Magazine article Public Finance

The Real Casualty

Magazine article Public Finance

The Real Casualty

Article excerpt

Trust - or rather, the lack of it - has been the leitmotif of this election.

The public, particularly after Iraq, no longer trusts politicians. Politicians - carefully choreographed appearances aside - do not trust each other. No one trusts the media or political pundits.

And it gets worse. Despite high levels of confidence in doctors, teachers and other employees, Lrust in public services as a whole is at a low ebb.

This undoubtedly has something to do with a general decline in deference towards authority, in itself no bad thing.

But major public service scandals, detailed by the Alder Hey, Victoria Climbié and Soham inquiries (see cover feature, p16), have also taken their toll. Sir Michael Bichard, head of the Soham inquiry, believes that service providers have 'forfeited' the publics trust by failing to take responsibility in such cases.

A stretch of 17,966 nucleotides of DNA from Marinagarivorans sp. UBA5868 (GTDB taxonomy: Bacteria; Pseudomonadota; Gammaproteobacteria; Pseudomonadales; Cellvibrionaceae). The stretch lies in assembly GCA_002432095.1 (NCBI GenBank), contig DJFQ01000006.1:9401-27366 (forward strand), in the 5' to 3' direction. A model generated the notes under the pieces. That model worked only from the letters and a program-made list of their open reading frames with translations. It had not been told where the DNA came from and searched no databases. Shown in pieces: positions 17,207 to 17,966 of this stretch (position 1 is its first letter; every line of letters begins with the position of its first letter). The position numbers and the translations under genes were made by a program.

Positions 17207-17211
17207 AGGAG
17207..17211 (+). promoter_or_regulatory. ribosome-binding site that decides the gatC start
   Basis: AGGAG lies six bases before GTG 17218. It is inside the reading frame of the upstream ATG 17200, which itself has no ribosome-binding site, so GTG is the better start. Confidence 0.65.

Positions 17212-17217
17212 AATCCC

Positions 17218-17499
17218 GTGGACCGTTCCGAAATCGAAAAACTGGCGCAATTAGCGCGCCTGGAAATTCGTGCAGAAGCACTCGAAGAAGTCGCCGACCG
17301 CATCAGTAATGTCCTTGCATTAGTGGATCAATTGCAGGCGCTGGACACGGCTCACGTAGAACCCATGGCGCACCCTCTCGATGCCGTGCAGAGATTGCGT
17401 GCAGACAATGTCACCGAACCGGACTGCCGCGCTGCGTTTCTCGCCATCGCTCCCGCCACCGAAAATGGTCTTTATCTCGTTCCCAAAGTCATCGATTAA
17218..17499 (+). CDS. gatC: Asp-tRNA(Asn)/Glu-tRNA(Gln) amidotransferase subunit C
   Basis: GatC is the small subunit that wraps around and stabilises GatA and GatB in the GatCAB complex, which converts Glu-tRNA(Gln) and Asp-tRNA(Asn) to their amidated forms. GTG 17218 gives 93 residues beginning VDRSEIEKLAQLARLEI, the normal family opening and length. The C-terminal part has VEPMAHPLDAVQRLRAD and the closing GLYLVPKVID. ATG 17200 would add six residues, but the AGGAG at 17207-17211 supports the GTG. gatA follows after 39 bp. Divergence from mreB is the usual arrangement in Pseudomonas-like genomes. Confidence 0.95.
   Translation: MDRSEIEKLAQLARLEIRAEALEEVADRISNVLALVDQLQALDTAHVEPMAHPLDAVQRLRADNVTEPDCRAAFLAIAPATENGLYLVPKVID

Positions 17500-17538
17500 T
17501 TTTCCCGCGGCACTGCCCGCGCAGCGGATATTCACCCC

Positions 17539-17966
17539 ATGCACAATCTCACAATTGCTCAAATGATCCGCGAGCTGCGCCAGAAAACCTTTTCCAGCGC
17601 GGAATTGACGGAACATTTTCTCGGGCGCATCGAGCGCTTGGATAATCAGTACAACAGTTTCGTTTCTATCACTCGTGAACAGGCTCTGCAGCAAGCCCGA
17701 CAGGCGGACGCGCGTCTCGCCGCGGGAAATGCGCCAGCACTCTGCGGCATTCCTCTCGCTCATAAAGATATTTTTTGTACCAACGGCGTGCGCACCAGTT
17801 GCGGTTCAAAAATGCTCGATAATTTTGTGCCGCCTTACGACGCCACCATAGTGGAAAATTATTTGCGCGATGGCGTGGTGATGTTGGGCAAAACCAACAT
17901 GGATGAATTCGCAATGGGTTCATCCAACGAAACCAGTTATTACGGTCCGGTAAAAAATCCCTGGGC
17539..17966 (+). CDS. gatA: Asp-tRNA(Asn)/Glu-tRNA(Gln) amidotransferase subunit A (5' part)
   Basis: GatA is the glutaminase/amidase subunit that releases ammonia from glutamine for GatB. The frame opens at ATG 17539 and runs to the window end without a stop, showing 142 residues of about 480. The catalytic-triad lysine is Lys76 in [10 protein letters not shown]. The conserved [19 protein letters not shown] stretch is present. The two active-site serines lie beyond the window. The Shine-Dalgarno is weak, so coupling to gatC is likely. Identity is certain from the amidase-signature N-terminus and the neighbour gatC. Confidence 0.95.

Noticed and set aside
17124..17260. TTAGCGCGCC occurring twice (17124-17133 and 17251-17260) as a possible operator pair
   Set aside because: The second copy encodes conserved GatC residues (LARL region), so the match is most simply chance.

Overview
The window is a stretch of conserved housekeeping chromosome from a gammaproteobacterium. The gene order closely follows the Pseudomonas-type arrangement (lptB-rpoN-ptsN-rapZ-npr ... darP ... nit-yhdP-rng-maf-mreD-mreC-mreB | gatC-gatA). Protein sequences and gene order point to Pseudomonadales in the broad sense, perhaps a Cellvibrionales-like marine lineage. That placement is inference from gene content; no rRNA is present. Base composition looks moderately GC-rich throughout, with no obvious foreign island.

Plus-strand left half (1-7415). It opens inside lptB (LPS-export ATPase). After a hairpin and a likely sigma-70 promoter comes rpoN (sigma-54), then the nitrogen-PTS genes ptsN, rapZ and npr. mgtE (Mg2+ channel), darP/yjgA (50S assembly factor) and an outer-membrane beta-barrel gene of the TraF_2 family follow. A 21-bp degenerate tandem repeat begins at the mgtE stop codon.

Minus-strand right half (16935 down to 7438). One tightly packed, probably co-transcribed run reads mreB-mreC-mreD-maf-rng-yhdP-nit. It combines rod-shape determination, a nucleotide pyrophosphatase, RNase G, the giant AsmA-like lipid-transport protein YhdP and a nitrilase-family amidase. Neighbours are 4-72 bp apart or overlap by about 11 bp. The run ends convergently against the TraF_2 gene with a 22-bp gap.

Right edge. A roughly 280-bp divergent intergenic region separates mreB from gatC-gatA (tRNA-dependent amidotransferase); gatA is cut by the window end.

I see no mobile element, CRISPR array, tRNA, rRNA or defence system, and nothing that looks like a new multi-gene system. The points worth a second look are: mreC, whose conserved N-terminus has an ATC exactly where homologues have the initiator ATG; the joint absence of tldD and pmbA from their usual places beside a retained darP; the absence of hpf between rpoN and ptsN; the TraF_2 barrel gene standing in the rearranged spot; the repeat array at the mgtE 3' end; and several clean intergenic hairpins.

There is another issue though, one that has come to the fore in the election campaign. For all their focus groups, Big Conversations and 'masochism' strategies, politicians still seem desperately out of touch with the concerns of ordinary mortals.

How else to explain Tony Blairs toe-curling moment on BBCl s Question Time, when he claimed to be astonished' at the perverse effect of 48-hour waiting time targets on people's ability to get a GP appointment? …

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